Resilience and Family Caregiving
Coon, David W., Annual Review of Gerontology & Geriatrics
Family caregiving for people with dementia and grandparents raising grandchildren both remain critical issues for our increasingly diverse and aging society. Very little research has focused on the role of resilience in either of these caregiving literatures, thereby creating opportunities for researchers, practitioners, and policy makers to drive future agendas including the development, evaluation, and dissemination of caregiver interventions grounded in resilience frameworks. This chapter reviews key issues related to caregiver resilience and makes several recommendations to help move its study and application forward, including the use of mixed-methods and prospective longitudinal designs, the application and evaluation of relevant theoretical frameworks, and the examination of interventions at different levels that target both mental and physical health outcomes with diverse populations.
Family caregivers are the backbone of long-term care, with over 45 million Americans providing an average of 21 hours per week of unpaid care to impaired older adults (National Alliance for Caregiving [NAC] & AARP, 2009). However, family caregiving for older adults, particularly older adults with Alzheimer's disease or a related disorder (ADRD), comes with other price tags, including well- documented negative physical, emotional, and social outcomes ranging from depression and poor health to social isolation and increased risk of mortality (e.g., Coon, Ory, & Schulz, 2003; Sörensen & Conwell, 2011). To date, the vast majority of research on caregiving for older adults focuses on the negative outcomes associated with the caregiving role; as a result, a growing body of research in the last two decades has focused on the development, implementation, and evaluation of interventions to address these negative outcomes (Coon, Keaveny, Valverde, Dadvar, & Gallagher-Thompson, in press; Gallagher-Thompson & Coon, 2007).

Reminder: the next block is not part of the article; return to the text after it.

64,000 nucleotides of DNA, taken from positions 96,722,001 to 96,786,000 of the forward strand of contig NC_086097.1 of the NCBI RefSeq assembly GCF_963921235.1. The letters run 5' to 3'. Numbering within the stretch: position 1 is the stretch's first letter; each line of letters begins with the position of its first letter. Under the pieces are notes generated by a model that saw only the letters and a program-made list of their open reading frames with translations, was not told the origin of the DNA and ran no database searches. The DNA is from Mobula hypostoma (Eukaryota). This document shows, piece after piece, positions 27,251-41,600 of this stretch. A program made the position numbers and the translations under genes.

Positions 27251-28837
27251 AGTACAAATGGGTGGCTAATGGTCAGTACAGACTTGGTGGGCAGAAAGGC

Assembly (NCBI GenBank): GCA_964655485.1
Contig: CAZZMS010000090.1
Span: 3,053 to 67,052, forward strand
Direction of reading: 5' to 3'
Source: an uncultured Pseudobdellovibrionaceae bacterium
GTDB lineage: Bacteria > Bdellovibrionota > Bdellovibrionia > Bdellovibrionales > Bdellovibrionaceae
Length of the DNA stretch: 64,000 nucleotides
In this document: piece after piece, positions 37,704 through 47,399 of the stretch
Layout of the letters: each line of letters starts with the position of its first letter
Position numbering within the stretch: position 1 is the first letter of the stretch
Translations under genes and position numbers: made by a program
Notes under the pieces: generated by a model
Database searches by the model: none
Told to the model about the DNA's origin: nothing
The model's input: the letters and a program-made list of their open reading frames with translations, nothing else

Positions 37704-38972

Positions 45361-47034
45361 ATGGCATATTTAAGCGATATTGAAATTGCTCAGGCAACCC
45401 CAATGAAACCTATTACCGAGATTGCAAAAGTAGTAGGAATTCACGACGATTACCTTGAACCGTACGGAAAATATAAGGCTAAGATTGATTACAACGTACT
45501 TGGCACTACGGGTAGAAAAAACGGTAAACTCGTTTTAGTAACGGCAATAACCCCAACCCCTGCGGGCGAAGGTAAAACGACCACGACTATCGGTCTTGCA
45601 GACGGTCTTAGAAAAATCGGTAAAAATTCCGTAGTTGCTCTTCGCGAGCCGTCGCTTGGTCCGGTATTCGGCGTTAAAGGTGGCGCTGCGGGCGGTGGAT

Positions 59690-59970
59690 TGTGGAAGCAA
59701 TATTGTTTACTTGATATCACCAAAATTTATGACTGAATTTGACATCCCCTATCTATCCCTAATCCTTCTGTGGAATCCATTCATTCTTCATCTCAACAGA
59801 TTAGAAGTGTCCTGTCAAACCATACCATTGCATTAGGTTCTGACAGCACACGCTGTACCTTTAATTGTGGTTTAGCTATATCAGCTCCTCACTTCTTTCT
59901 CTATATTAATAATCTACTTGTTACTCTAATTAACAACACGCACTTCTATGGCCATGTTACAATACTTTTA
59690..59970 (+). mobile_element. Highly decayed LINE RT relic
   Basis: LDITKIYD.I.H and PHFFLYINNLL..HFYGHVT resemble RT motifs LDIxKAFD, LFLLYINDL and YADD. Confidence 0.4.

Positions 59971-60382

Similarly, grandparent caregivers experience many negative physical and mental health consequences including personal (e.g., poor physical health, insomnia, depression, role overload), interpersonal (poor relations with adult children, struggles with parenting, social isolation, marital strife), and economic consequences. These negative outcomes are above and beyond those experienced by their noncaregiving grandparent peers (Hayslip & Kaminski, 2005; Goodman, Scorzo, Ernandes, & Alvarez-Nuñez, in press; Musil et al., 2010). The impact on grandparents continues to grow with the number of children younger than 18 years living with grandparents increasing from 8% in 2001 to 10% in 2010 totaling almost 7.5 million children living with their grandparents in 2010. Twenty-two percent of those children were living without one of their parents in the household (U.S. Bureau of the Census, 2010).
What Makes Caregiving Stressful?
For caregivers to impaired older adults, the stress often multiplies with cumulative disease progression, unpredictable care recipient moods and behaviors (particularly with ADRD patients), diminished social support and constriction of social outlets, and a lack of preparedness to meet demands (Coon et al., in press; Coon et al., 2003; Mausbach et al., 2007). For grandparents, their caregiver stress is often associated with their adult child including feelings of disappointment and resentment in addition to the various care demands of raising a grandchild, especially if that grandchild has developmental, emotional, or behavioral difficulties (Hayslip & Kaminski, 2005; Hayslip & Shore, 2000). Many grandparent caregivers take on the caregiving role while they are grieving the loss (e.g., death or incarceration of an adult child or child-in-law) that put them in the role. Typically, these stressors are magnified as they also deal with the grief or loss expressed by their grandchildren (Hayslip & Kaminski).
Researchers, practice professionals, administrators, and family caregivers themselves sometimes forget that caregiving occurs in a context. …